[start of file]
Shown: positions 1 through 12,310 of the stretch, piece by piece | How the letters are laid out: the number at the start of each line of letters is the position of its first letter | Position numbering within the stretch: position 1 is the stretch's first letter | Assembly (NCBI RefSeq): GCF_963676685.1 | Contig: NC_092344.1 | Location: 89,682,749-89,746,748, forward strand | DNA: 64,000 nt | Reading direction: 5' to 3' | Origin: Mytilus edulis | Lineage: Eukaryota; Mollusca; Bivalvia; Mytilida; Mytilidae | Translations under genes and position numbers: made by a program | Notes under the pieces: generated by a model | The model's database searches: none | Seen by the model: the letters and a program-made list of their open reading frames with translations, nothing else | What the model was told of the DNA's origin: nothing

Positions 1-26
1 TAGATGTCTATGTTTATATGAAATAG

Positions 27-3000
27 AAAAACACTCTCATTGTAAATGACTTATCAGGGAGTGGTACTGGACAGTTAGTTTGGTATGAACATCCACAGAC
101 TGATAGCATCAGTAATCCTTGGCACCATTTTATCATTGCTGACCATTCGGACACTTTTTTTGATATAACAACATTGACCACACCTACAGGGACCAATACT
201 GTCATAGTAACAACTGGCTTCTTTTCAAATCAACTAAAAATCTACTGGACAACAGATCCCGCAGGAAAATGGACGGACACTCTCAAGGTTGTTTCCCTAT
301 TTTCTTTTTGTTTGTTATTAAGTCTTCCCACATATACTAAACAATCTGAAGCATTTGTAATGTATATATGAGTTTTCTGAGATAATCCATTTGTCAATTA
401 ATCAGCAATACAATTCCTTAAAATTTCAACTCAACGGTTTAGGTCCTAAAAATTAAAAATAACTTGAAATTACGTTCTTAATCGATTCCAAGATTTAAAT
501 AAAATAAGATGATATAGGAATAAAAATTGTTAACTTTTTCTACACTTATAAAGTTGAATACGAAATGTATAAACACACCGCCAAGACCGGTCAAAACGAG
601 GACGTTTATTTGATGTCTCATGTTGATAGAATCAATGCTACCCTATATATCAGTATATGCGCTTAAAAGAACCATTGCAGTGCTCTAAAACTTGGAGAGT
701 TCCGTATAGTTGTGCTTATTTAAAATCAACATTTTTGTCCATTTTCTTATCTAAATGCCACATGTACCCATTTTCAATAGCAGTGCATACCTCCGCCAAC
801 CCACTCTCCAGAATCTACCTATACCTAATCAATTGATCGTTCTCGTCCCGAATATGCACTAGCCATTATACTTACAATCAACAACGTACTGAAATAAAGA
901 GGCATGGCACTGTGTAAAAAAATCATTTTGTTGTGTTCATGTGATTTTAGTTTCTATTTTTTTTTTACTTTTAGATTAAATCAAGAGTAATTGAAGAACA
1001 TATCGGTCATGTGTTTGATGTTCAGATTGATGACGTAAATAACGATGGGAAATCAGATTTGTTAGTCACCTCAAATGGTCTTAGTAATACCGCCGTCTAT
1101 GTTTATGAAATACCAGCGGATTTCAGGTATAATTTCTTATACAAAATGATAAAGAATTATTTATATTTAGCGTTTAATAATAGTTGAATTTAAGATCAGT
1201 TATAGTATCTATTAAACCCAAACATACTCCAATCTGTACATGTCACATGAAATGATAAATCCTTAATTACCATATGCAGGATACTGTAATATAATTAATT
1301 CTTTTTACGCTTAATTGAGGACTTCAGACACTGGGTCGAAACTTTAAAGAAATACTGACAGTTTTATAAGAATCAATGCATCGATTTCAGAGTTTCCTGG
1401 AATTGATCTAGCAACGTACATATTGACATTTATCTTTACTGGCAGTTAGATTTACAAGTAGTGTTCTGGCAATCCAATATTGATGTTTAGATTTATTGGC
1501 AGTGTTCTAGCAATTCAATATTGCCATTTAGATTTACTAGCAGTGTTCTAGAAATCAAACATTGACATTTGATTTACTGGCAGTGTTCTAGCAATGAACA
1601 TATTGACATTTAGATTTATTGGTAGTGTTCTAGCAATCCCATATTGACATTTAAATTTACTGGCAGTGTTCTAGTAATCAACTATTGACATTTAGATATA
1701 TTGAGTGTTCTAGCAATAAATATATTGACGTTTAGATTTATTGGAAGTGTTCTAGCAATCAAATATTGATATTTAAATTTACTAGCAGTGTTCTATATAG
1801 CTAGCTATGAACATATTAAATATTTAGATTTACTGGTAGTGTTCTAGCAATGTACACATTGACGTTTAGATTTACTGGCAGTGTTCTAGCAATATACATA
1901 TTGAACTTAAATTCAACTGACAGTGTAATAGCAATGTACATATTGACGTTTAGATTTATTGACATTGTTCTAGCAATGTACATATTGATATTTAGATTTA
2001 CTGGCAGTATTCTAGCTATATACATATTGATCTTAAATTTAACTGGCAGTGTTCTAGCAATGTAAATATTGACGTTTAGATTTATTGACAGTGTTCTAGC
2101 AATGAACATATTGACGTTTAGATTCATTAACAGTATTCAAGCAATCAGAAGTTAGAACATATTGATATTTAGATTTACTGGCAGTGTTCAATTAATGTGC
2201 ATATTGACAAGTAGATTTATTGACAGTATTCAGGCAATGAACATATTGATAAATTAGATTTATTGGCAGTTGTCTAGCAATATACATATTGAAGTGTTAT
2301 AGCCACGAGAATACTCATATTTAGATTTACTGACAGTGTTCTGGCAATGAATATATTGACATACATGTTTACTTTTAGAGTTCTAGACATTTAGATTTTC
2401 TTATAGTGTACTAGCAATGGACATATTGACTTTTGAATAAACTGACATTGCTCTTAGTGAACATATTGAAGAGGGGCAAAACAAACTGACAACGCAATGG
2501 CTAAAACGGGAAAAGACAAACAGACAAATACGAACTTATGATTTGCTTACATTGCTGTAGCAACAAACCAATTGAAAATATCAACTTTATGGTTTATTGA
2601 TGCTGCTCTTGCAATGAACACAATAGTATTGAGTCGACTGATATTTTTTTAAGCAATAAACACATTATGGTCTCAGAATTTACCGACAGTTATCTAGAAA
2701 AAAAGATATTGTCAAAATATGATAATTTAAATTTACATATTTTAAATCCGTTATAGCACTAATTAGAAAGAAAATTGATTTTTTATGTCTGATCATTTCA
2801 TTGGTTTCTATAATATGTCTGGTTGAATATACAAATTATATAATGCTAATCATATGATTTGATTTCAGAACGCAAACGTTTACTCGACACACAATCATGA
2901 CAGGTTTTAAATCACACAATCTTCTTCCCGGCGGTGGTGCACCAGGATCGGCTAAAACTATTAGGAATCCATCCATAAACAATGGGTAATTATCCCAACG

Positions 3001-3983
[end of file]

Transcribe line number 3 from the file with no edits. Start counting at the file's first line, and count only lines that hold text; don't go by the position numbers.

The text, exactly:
1 TAGATGTCTATGTTTATATGAAATAG